As the fiery ball of the sun began to rise over the eastern bank of the Ganges on our left-hand side, the lighted candles on banana leaves, offered in prayer to the gods, started to float past our boat. The oars lapped gently in the water as the high stepped bank, on our right hand side, gradually became a hive of industry. Woman’s saris, individually vivid as they were picked out by the sun’s earliest rays, were being readied for washing; men stood almost naked lathering themselves with soap; goats lay watching events unfold; religious rituals commenced; ablutions began; prayers were being said and people immersed themselves and each other in the Holy River, as smoke drifted across from a nearby cremation. The day had begun on the ghats at Varanasi.
Heading upstream, we first passed the Munshi Ghat, where the city’s Muslim population comes to bathe, even though the river has no religious significance for them. Dhobi wallahs or professional washermen then began to appear, standing in the water up to their knees in a long line, washing clothes and then slamming them repeatedly on large flat stones with such great force, that you hear the sound echoing across the water, almost before seeing the washermen themselves. Large areas of the bank were even now, covered with their laundry, drying already in the warm glow of early morning. There is religious merit in having your clothes washed here and the Brahmins, the highest of the sects in Hindu society, have their own washermen to avoid caste pollution. Just as we approached Harischandra ghat, the most sacred smashan or cremation area, I noticed two white bundles float past us. “What were those?” I asked my friend Sandeep. “They are children sir; we do not burn children.” I also found out that people, who have died of a high fever, in the past it used to be smallpox, are not cremated but are just thrown into the river, in deference to Sitala the goddess of smallpox.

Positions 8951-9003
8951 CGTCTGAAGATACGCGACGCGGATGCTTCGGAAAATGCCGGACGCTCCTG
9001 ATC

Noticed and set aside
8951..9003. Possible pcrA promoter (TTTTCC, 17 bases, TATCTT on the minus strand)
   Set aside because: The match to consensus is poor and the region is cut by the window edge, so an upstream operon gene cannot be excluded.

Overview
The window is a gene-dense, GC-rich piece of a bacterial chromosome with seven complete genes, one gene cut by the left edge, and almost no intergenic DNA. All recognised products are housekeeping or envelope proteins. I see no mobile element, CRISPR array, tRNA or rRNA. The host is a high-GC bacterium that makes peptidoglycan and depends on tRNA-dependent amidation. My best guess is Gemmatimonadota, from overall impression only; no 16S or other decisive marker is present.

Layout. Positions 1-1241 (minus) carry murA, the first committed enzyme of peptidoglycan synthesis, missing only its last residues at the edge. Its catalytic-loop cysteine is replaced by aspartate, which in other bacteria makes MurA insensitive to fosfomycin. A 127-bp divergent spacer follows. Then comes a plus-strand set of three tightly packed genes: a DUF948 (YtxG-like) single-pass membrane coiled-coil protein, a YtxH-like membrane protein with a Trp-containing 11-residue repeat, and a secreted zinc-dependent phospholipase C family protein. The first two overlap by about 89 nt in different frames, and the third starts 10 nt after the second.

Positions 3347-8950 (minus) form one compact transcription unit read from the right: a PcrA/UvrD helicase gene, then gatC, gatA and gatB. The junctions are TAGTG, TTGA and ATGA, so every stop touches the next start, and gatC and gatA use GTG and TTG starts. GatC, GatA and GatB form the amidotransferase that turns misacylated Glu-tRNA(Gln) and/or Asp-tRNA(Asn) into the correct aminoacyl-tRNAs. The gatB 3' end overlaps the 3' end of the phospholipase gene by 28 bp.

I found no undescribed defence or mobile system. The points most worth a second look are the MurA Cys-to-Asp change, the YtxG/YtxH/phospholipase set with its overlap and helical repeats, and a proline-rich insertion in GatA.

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Stanley Park - Visit the 120 year old park.
Stanley Park is the result of remarkable foresight. In 1886 the newly-created Vancouver city council petitioned the federal government to set aside the then swampy peninsula as a park. The petition was granted and in 1888 Lord Stanley, the Governor General of Canada, dedicated the park ‘to the use and enjoyment of people of all colours, creeds, and customs for all time.’ Today, Stanley Park welcomes 8 million visitors per year and for most of those people it is Vancouver’s outstanding attraction. The park occupies 1000 acres of a headland that juts into the Burrard Inlet. There are beaches on the western side, magnificent rose and rhododendron gardens, intriguing sights, and plenty of fresh air. The dense forest comprises Douglas fir, hemlock, and western red cedar, with an underforest of deciduous maples and alders. The 5.5 mile walk around the Stanley Park, mostly along the seawall, is a must for all visitors. It orientates you wonderfully and the outstanding views just keep coming. The walk should be done counter-clockwise starting from the Georgia Street entrance. The first building you pass is the Tudor-style Vancouver Rowing Club. The next sight is the wonderful collection of Totem Poles, a photographer’s delight. Near the poles and right by the path is a statue of Harry Jerome, who in the early 1960s was the world’s fastest sprinter. The view towards the ‘sails’ of Canada Place is particularly fine from here. The Nine O’Clock Gun still resounds across the harbour each evening. Depending on which story you believe, the gun either called the herring fishermen home or allowed ships in the harbour to set their chronometers. The red and white Brockton Point lighthouse is a popular place for fishermen. Just inland is the Brockton Oval described by the brilliant Australian cricketer Don Bradman as the most beautiful ground in the world.